Marree Man Landsat thermal image of the Marree Man in central Australia taken 28 June 1998 The Marree Man, or Stuart's Giant, is a modern geoglyph discovered by air on 26 June 1998. It appears to depict an indigenous Australian man hunting birds or wallabies with a throwing stick. It lies on a plateau at Finnis Springs 60 km (18 mi) west of the township of Marree in central South Australia. 2011 Octobre «Few and Far This is not our normal post of art. Instead we wanted to take the time to bring some realism to the site. Few and Far is very much an diverse group of women, not everything said on this site is opinion of the collective as a whole. The Shapes of Medieval Swords Medieval Sword Shapes - Their unique shapes and changes over the centuries The Shapes of Medieval Swords Swords from the medieval Period went through some wonderful changes as the tools and technology of metal working changed. This change is also nicely seen in cultural differences in the swords. Here is a look at some of the major shapes of swords and a little explanation of them. In a future post I will take a closer look at each type of sword.

Sailing stones Sailing stones, sliding rocks, and moving rocks all refer to a geological phenomenon where rocks move and inscribe long tracks along a smooth valley floor without human or animal intervention. Tracks from these sliding rocks have been observed and studied in various locations, including Little Bonnie Claire Playa in Nevada,[1] and most notably Racetrack Playa, Death Valley National Park, California, where the number and length of tracks are notable. At Racetrack Playa, these tracks have been studied since the early 1900s, yet the origins of stone movement are not confirmed[2] and remain the subject of research for which several hypotheses[3] exist. The stones move only every two or three years and most tracks develop over three or four years. Stones with rough bottoms leave straight striated tracks while those with smooth bottoms tend to wander.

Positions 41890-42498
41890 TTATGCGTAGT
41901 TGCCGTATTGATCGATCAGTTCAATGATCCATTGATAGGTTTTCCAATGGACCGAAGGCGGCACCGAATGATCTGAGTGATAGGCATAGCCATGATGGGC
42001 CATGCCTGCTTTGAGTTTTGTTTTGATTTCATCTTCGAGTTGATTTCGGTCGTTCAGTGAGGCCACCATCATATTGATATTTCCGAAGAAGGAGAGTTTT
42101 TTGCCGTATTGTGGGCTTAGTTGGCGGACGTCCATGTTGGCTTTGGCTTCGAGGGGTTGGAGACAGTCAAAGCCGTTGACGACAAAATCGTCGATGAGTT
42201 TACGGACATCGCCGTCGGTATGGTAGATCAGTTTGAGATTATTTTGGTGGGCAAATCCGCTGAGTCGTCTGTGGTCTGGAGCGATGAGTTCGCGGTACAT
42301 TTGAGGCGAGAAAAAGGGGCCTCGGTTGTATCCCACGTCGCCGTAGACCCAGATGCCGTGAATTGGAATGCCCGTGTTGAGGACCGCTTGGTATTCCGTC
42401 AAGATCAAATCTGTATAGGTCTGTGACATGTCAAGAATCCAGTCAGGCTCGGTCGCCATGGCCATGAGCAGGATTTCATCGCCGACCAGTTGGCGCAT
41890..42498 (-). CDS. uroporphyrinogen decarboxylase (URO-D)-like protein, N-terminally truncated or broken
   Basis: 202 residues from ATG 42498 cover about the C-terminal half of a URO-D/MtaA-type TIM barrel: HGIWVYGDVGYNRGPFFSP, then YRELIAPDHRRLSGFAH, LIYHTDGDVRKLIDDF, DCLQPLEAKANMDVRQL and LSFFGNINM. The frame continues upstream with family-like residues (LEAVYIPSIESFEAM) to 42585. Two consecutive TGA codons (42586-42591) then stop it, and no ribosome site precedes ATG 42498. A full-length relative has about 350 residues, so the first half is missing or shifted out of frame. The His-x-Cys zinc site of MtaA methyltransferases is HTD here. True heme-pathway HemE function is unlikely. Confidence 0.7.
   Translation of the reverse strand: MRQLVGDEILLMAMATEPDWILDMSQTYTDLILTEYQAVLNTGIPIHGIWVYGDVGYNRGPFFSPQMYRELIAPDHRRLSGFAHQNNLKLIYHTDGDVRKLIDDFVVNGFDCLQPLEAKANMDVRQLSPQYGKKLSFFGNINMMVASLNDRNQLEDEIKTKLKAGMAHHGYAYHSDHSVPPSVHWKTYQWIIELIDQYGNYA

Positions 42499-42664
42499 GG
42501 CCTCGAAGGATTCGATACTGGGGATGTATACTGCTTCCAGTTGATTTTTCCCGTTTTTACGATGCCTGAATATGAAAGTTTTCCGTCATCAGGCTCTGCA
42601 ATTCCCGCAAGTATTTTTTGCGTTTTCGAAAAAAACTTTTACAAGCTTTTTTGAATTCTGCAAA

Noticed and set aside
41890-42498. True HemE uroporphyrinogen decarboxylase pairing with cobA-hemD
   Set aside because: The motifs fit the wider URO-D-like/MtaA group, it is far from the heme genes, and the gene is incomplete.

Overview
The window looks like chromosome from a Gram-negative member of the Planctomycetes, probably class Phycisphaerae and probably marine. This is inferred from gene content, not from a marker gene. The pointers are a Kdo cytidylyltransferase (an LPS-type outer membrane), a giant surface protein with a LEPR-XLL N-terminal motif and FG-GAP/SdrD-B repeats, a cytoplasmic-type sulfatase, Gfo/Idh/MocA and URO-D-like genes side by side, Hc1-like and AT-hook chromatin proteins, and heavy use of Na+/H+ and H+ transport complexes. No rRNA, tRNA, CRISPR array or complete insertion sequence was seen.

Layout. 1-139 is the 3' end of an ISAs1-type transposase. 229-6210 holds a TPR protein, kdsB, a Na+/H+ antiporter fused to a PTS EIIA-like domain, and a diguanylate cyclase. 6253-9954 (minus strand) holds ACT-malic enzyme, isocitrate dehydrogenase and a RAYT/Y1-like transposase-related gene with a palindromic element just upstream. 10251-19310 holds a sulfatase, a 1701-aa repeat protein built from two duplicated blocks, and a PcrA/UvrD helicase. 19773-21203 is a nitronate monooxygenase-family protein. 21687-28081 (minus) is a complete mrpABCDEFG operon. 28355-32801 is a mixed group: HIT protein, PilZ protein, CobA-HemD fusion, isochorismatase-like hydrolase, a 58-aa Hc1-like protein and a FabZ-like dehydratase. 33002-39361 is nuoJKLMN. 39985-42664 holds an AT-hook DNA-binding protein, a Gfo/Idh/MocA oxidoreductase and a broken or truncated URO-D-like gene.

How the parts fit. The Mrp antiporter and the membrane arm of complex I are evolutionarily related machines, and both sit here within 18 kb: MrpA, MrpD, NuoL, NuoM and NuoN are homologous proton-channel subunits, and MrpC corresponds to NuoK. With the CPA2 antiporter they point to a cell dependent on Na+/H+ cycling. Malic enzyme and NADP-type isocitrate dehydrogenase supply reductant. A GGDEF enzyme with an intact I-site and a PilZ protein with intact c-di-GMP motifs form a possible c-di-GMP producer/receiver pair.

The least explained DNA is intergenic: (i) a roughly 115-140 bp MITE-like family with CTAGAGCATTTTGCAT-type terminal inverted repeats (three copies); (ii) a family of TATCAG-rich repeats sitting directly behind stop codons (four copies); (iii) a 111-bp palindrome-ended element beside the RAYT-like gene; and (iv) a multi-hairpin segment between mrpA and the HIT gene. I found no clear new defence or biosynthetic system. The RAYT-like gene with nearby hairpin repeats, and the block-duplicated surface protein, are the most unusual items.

The Standard Memorandum – Word Notebooks Inspired by pocket journals from the early to mid 1900's, The Standard Memorandum is designed to chronicle a year of your life. Word. has teamed up with designer and illustrator, Jon Contino, to create a modern version of this storied notebook. The Standard Memorandum is laid out so you simply jot down a line or two every day for a year and are left with a memento you can save or pass down. The project began after Jon discovered his wife's great-grandfather's pocket journals from the early 1900's that basically recreated what his life was like. Born out of a desire to start doing this himself, Jon partnered with Word. Notebooks to create a journal like the ones he found.

Taman Shud Case Following a public appeal by police, the copy of the Rubaiyat from which the page had been torn was located. On the inside back cover of the book, detectives were able to read – in indentions from handwriting – a local telephone number, another unidentified number and a text that resembled an encrypted message. The text has not been deciphered or interpreted in a way that satisfies authorities on the case. The case has been considered, since the early stages of the police investigation, "one of Australia's most profound mysteries".[1] There has been intense speculation ever since regarding the identity of the victim, the cause of his death and the events leading up to it. In addition to intense public interest in Australia during the late 1940s and early 1950s, the Tamam Shud case also attracted international attention.